After all this had taken place the queen then entered the hall and prayers and songs were sung in her honor. For these occasions Elizabeth dressed very formally, sometimes in blue, the color of the Virgin Mary, an identification which was often made for Elizabeth. Then the same number of ladies and gentlewomen as poor women addressed themselves with aprons and towels to wait upon the queen. Elizabeth, kneeling on the cushions, washed each woman’s feet, and then kissed one, and then the other, after which she made on each foot the sign of the cross. After Elizabeth finished the foot washing itself, she gave each woman cloth for a dress, shoes, food, and wine. Then the aprons of each gentlewoman was given to the poor women. Each woman was also given a small white purse containing the number of pence of the queen’s age.”5

What a wonderful tradition!

Not a Thursday at All?

Scientist Colin Humphreys of Cambridge University has just published research in which he suggests that the Last Supper actually took place on a Wednesday, not a Thursday. According to a BBC News report, the metallurgist and materials scientist concludes that the Last Supper took place on Wednesday 1st April AD33, that “discrepancies in the Gospels of Matthew, Mark and Luke as compared with John arose because they used an older calendar than the official Jewish one” and that his findings “could present a case for finally fixing Easter Day to the first Sunday in April.”6.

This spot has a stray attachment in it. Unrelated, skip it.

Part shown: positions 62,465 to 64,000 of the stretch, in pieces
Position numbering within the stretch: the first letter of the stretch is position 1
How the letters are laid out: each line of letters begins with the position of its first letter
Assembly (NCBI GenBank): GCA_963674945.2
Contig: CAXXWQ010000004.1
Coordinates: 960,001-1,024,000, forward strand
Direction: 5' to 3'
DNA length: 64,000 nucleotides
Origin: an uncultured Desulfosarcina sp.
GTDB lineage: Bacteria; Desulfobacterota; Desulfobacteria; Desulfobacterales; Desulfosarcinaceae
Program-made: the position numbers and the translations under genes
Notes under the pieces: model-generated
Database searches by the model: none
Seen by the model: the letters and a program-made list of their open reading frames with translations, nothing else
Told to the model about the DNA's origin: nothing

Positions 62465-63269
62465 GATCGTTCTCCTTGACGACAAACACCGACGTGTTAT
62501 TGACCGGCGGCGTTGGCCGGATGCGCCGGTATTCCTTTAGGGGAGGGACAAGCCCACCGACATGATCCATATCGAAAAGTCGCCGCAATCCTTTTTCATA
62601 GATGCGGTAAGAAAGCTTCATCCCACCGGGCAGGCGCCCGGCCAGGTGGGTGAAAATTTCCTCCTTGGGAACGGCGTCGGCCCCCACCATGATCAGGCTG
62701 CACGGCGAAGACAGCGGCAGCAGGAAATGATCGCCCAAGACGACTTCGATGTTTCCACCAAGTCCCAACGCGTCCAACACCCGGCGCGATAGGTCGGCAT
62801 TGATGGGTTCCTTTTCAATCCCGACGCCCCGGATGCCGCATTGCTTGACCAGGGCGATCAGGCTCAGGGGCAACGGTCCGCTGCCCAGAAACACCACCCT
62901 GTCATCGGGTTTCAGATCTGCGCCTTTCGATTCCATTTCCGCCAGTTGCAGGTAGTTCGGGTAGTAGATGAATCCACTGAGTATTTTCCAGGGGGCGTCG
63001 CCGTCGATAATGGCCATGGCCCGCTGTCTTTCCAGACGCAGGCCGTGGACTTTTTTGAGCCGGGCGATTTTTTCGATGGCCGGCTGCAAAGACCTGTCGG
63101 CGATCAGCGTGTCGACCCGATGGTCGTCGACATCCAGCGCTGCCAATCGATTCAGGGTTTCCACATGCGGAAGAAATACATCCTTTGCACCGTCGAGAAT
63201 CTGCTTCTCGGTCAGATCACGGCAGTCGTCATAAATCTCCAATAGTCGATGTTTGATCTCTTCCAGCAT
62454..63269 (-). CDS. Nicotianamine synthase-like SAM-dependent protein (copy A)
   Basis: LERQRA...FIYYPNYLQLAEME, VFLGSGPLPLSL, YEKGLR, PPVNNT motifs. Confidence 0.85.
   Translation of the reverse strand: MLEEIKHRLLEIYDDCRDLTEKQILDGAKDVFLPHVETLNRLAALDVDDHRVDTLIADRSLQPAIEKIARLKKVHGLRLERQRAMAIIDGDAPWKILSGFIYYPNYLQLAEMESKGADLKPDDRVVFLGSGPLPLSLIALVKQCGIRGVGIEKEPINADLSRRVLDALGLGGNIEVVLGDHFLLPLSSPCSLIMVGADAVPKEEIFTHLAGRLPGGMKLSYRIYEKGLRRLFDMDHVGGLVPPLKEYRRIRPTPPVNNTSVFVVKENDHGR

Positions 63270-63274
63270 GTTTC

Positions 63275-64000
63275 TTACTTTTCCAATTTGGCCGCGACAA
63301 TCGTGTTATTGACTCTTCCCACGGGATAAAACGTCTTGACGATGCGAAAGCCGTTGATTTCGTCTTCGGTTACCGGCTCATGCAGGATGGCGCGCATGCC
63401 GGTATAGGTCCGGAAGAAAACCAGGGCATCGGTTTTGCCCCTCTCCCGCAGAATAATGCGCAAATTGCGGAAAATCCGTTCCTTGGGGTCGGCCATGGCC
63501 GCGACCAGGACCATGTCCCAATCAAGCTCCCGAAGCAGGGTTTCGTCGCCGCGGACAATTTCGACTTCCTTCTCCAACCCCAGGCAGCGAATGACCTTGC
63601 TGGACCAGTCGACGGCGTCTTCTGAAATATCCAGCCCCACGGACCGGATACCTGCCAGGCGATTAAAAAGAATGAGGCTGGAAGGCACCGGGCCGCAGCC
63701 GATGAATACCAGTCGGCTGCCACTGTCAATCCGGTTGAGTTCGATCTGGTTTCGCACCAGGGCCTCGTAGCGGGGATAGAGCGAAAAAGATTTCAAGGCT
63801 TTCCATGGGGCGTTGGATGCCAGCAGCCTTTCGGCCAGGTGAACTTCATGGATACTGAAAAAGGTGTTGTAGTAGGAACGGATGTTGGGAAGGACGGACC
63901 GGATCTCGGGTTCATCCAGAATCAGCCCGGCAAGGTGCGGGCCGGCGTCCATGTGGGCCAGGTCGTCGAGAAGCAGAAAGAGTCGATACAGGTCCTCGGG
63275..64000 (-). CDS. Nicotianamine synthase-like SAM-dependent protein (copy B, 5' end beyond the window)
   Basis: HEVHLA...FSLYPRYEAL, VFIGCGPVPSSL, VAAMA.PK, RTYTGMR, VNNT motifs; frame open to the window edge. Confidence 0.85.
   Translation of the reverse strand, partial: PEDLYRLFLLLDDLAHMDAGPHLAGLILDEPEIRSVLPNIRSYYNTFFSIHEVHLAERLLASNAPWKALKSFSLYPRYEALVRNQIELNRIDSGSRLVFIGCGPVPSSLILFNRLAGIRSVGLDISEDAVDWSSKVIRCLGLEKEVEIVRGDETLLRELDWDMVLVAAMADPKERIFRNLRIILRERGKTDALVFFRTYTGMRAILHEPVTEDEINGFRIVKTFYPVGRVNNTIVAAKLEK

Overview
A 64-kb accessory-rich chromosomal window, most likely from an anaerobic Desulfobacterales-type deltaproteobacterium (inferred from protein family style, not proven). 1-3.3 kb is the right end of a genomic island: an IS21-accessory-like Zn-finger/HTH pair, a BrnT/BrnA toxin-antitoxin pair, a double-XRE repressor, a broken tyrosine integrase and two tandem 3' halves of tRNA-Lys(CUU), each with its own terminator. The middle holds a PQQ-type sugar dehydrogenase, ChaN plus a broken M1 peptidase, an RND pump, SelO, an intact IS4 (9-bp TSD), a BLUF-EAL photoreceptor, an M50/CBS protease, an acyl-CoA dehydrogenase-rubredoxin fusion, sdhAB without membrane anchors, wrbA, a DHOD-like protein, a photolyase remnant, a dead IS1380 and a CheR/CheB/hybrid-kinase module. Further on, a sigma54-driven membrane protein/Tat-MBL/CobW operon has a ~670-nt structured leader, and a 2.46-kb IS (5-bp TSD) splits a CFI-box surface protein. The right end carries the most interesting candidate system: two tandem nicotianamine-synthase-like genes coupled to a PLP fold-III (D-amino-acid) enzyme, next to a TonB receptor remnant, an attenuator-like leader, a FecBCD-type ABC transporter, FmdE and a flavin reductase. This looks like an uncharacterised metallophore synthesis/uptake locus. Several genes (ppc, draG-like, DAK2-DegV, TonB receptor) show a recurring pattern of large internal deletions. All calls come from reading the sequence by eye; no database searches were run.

In his book, “The Mystery of the Last Supper”, Humphreys puts forward his argument, using Biblical, historical and astronomical research to address the Biblical inconsistencies regarding the date of the Last Supper:-

“If you look at all the events the Gospels record – between the Last Supper and the Crucifixion – there is a large number. It is impossible to fit them in between a Thursday evening and Friday morning… But I found that two different calendars were involved. In fact, the four gospels agree perfectly.”7

He explains that Matthew, Mark and Luke used am old fashioned Jewish calendar whereas John used the official lunar calendar. Humphreys says “In John’s Gospel, he is correct in saying the Last Supper was before the Passover meal. But Jesus chose to hold his Last Supper as a Passover meal according to an earlier Jewish calendar” and concludes that the Last Supper was therefore on Wednesday 1st April AD33 “according to the standard Julian calendar used by historians”8.

So, perhaps those of us marking the Last Supper today should have been commemorating it yesterday! Interesting.

There’s some interesting information on the Royal family and Maundy Thursday at, and here is a video of Queen Alexandra attending a Maundy Thursday service:-

See for a video from today’s Maundy Thursday service which the Queen attended on her 85th birthday.


  1. “Would I Could Give You Help and Succour”: Elizabeth I and the Politics of Touch, Carole Levin, University of Nebraska, 1989, Published in ALBION: A QUARTERLY JOURNAL CONCERNED WITH BRITISH STUDIES, Vol. 21, No. 2 (Summer, 1989), p194
  2. Ibid.
  3. LP viii.428
  4. Levin, p197
  5. Ibid., p201
  6. Jesus Christ’s Last Supper ‘was on a Wednesday’, BBC News article
  7. Ibid.
  8. Ibid.